The IMF warns that fragmentation can subtract up to 7% from world GDP

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El FMI alerta de que la fragmentación puede restar hasta un 7% al PIB mundial

The reversal of the process of global integration of the economies threatens to lead to a new ‘cold war’ with economic blocs in conflict, as warned by the International Monetary Fund (IMF), which estimates an adverse impact on world GDP of up to seven percentage points. in the event of severe geoeconomic fragmentation.

In an article published by the institution’s managing director, Kristalina Georgieva, the Bulgarian economist points out that the longer-term cost of trade fragmentation could range from "between 0.2% of world production in a scenario of limited fragmentation and almost 7% in a severe scenario"which is roughly equivalent to the combined annual GDP of Germany and Japan.

"If technological decoupling is added to the mix, some countries could see losses of up to 12% of GDP"point.

In fact, Georgieva cautions that the full impact is likely to be even greater, depending on how many channels of fragmentation are taken into account, since, in addition to trade restrictions and barriers to technology diffusion, fragmentation could be felt at through restrictions on cross-border migration, reduced capital flows and a sharp drop in international cooperation.

In this sense, he stresses that this would be "especially difficult" for those who are most affected by fragmentation, as low-income consumers in advanced economies would lose access to cheaper imported goods and small open-market economies would be hit hard, with a substantial impact on most Asia because of its heavy reliance on open trade.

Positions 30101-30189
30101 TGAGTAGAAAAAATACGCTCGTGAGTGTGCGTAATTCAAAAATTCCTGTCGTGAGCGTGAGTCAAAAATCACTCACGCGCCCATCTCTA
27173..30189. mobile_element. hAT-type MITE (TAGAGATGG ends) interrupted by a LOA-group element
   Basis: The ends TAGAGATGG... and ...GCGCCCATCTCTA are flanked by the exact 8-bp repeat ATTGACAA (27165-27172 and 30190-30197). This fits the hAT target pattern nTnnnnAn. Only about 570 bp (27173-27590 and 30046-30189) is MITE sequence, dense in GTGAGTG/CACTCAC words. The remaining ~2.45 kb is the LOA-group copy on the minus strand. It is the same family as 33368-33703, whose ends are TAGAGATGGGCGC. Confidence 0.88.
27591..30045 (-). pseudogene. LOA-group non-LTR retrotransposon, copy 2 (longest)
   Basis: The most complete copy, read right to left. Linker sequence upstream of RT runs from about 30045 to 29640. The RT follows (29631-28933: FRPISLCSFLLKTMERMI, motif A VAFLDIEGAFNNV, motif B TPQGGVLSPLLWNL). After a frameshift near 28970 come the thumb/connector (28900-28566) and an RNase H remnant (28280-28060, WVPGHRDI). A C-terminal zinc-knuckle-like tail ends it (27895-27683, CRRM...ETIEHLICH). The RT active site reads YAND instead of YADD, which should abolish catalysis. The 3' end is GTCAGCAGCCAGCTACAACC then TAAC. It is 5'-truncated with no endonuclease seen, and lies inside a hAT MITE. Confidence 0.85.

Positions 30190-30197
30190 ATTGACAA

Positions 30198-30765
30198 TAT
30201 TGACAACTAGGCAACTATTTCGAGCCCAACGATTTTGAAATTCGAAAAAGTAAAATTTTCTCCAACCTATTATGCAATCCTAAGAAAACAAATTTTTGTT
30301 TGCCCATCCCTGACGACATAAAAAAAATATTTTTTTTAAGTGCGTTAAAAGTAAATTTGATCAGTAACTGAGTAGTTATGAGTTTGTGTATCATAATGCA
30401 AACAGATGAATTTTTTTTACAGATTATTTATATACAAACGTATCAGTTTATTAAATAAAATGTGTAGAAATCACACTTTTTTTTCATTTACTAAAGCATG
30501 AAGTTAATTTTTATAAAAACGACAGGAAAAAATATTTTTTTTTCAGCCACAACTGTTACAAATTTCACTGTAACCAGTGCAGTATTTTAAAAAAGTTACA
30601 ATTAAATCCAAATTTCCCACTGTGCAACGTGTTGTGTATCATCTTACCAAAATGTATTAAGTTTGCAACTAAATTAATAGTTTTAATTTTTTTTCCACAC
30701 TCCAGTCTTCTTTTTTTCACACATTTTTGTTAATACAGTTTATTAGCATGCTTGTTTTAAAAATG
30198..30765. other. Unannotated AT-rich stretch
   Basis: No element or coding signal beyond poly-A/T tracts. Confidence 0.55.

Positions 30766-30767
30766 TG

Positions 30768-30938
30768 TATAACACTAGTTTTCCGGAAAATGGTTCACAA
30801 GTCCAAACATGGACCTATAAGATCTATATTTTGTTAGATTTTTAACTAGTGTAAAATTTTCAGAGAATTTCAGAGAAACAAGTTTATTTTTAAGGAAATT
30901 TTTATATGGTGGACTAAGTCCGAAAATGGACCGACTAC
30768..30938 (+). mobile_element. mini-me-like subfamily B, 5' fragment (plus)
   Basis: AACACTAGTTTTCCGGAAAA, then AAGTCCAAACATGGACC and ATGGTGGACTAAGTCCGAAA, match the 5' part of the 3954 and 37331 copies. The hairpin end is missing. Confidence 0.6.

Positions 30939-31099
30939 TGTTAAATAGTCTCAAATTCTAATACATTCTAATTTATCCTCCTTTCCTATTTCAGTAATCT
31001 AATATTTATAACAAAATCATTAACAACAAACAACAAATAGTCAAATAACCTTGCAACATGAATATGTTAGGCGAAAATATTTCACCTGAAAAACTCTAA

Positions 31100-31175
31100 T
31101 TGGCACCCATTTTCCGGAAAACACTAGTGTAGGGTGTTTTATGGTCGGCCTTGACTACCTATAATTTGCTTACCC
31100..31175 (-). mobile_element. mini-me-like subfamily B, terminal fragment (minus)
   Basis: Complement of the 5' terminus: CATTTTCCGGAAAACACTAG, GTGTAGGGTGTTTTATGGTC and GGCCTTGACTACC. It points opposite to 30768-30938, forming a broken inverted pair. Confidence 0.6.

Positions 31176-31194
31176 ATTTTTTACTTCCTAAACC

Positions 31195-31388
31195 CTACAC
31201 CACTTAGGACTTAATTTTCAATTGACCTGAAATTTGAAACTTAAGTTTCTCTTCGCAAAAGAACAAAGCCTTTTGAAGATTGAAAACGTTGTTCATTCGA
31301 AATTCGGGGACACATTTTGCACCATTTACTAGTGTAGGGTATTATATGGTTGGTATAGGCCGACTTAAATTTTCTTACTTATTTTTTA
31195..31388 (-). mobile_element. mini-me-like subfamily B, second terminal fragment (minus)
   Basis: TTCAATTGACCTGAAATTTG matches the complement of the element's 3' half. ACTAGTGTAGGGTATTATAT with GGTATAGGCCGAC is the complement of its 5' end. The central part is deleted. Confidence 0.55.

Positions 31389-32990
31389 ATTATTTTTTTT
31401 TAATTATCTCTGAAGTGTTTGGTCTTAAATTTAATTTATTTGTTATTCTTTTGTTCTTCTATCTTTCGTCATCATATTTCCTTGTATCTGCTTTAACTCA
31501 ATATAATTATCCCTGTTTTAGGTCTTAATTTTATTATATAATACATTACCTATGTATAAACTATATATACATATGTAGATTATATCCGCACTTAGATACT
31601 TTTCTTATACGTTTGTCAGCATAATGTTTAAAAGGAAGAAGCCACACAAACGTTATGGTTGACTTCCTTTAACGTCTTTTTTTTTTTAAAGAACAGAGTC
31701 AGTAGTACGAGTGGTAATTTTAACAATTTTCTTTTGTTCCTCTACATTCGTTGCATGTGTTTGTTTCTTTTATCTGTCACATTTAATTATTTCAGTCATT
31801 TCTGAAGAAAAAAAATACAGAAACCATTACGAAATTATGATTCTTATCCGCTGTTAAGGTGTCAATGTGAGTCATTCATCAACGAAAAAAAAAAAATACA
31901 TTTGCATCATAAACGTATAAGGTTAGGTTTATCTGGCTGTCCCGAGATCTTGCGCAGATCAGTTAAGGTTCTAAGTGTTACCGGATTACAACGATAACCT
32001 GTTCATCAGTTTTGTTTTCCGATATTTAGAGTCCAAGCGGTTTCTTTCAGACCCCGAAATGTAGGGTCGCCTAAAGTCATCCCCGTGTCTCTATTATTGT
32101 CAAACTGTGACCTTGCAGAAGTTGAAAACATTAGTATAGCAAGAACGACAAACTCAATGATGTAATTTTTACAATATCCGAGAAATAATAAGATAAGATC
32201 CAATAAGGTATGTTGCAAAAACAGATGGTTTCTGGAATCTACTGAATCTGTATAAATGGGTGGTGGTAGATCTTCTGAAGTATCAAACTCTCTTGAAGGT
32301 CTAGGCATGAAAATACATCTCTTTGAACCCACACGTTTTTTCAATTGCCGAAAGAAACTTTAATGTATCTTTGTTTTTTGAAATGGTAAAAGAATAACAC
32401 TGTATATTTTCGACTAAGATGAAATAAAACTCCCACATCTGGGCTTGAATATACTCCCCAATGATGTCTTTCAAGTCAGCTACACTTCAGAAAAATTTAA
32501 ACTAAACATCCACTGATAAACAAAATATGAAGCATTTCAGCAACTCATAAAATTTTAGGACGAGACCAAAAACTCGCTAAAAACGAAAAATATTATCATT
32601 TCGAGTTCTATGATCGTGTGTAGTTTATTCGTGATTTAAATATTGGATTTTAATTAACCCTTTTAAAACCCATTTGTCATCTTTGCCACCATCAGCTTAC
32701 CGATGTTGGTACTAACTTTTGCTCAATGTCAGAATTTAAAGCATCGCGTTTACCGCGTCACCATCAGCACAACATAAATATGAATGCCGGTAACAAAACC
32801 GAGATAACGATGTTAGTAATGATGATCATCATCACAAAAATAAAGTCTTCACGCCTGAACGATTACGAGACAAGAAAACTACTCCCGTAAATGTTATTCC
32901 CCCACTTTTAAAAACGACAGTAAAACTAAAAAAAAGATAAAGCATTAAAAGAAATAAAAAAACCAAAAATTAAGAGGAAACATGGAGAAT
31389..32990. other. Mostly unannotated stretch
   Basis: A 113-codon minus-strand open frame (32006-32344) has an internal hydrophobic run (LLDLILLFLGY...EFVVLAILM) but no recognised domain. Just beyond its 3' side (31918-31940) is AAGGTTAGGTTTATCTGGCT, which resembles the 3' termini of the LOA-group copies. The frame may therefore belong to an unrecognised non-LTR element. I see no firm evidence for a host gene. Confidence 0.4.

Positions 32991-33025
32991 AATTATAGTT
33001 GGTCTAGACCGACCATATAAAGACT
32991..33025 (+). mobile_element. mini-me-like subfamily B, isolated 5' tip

Faced with this situation, the director of the IMF points out the need to strengthen the international trade system, starting with "a vigorous reform of the World Trade Organization" and with the conclusion of agreements to open markets based on the WTO.

"We also need to be pragmatic about strengthening supply chains (…) Still, policy options such as relocation could leave countries more vulnerable to shocks"adds Georgieva.

Second, the Bulgarian recommends helping vulnerable countries deal with debt, as fragmentation could make it even more difficult to help many vulnerable emerging and developing economies that have been hit hard by multiple shocks.

"Fragmentation will make it more difficult to resolve sovereign debt crises, especially if the main official creditors are divided along geopolitical lines."he warns.

Likewise, Georgieva urges countries to intensify climate action, pointing out that a differential factor could be the establishment of a minimum international carbon price among the main emitters, as well as increasing climate financing to help vulnerable countries adapt.

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